This post follows on from Travelling: The Great Rift and forms the beginning of my actual play report. This is a quickly assembled set of notes and is largely unedited - please forgive me if that's distracting.
Chaos Factor 5.
Luck Points = 3
Vek woke with a start. He was lying on his back strapped into a narrow box and he was cold. The frosted glass plate in front of him was slowly clearing at about the same pace as his memory returned. Vek felt sleepy but in that strange mental space which he commonly experienced whenever he overslept. Yes, he remembered, We’ve been in low berth. I wonder if the others survived the transit.
There was a MedTech hovering over the face plate of Vek’s cryoberth now and he wasn’t smiling. He looked like he was checking something on the tablet computer he was holding.
“Did we all make it?”
The MedTech nodded and gave a thumbs up. Then he reached forward and touched the panel on the exterior of Vek’s cryoberth. The lid of the berth hissed as it popped upward slightly, then began to lift in a slow arc sideways to allow Vek to exit.
“Welcome to Amondiage, Mr Kruger,” said the MedTech.
Vek nodded and began to clamber up out of the berth. His gear was stowed in the hold, so once he was dressed Vek would need to go and collect his belongings from the dock. Looking around, he could see the other three low berths were close behind his own in the process of revival.
“Looks like you won the Low Lottery, sir.”
Vek frowned momentarily and then remembered that he had bet on zero fatalities – an unusual play. Relief flooded his mind as the MedTech transferred Cr40 to his account portable credit account. Nice start.
At The Docks…
A short wait on the dock was always interesting to Vek. He was waiting for his compatriots on this mission to recover their gear, get changed, and join him outside. Amondiage looked ok. The starport appeared to be of a much higher standard than he had expected and the local personnel looked rather over-dressed in heavily braided smart-pressed uniforms. But everything seemed to be ticking over efficiently.
Amondiage appeared clean and bustling, mostly with local trade fleet vessels and just one or two independents, like the ship he had just arrived on. You could tell the difference just by comparing the smart uniformed people to the more usual scruffy but practical garb of the wider Imperium.
“Looks bigger than I imagined,” said Jerome, arriving at Vek’s side.
“Yeah. I guess it’s listed as an A-class port but, well, I never know what to expect from somewhere outside the Imperium.”
Esta and Gren were walking over, the big woman’s two-handed broadsword strapped to her back and the smaller Gren carrying his shoulder-slung ACR. Vek was leaning on his own ACR – the familiar feel of the Advanced Combat Rifle helping him feel grounded and back to reality. Jerome was the least armed of the group, packing a sophisticated Stunner in a neat hip holster.
“I guess we better go find this modified Type-R you’ve been tasked with recovering for the IISS,” said Gren as he approached.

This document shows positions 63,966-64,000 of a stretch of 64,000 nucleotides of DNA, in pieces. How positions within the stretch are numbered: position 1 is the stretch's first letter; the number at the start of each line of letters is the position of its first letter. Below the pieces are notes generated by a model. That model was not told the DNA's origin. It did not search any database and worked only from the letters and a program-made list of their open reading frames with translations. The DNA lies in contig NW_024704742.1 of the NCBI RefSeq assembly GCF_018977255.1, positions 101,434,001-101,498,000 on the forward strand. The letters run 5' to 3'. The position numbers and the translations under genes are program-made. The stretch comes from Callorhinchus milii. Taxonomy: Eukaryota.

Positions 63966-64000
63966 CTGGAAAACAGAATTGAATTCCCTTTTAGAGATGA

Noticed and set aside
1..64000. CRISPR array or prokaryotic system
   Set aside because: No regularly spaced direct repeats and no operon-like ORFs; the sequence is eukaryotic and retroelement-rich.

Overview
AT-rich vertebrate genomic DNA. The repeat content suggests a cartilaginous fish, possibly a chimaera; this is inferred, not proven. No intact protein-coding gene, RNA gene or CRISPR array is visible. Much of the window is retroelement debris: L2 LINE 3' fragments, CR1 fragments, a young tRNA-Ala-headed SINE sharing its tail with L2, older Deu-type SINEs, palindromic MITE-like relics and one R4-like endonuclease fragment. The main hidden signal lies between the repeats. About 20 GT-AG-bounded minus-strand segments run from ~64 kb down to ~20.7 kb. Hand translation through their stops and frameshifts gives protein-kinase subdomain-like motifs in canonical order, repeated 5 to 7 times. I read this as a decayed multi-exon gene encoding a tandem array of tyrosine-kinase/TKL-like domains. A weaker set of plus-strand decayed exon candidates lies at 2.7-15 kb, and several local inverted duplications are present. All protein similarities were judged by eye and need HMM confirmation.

Vek nodded and smiled a little. It was a weird mission, no doubt. He had been granted a detached duty IISS scout vessel for independent use but it wasn’t what he expected. Instead of the usual Type-S, the familiar arrow-headed stalwart for the Imperial Interstellar Scout Service throughout Charted Space, Vek had been temporary granted command of The Perfect Stranger. This was a Type-R subsidised merchant class vessel and a very unusual choice for the IISS. The briefing for this contract had offered the vessel in return for recovery of its data logs and transport of the vessel to Zuflucht – on the far side of the New Islands subsector, about 14 parsecs spinward of Amondiage.
By all accounts, the Imperium had been operating a covert data gathering mission in the Islands subsectors – keeping an eye on the progress of the many independent worlds of the region – when two of the crew from The Perfect Stranger had turned up dead, shipped back to Imperial space. Whatever the true story, Vek figured that he would enjoy delving deeper into the Great Rift and might even be able to pick up some exploration contracts if he played his cards right.
Having access to the modified Type-R was an interesting opportunity because the key modification was turning most of the cargo space into fuel containers. The Perfect Stranger could make up to five Jump-1 transits before needing refuelling, giving it a theoretical range of 5 parsecs through deep space. It was definitely a slow boat but it was a much more versatile option than the standard Jump-2 Type-S scout.
First stop would be starport customs, so the party headed towards the short lines formed at the customs area. After a few minutes waiting, the group is ushered forward for a papers inspection – actually accessing their personal data stored on each person’s comm – and checking through their luggage. Given the very limited 10kg limit on baggage use of low travel afforded the Travellers, our characters are carrying only what they mustered out of service with a scant few weeks earlier.
Anything To Declare?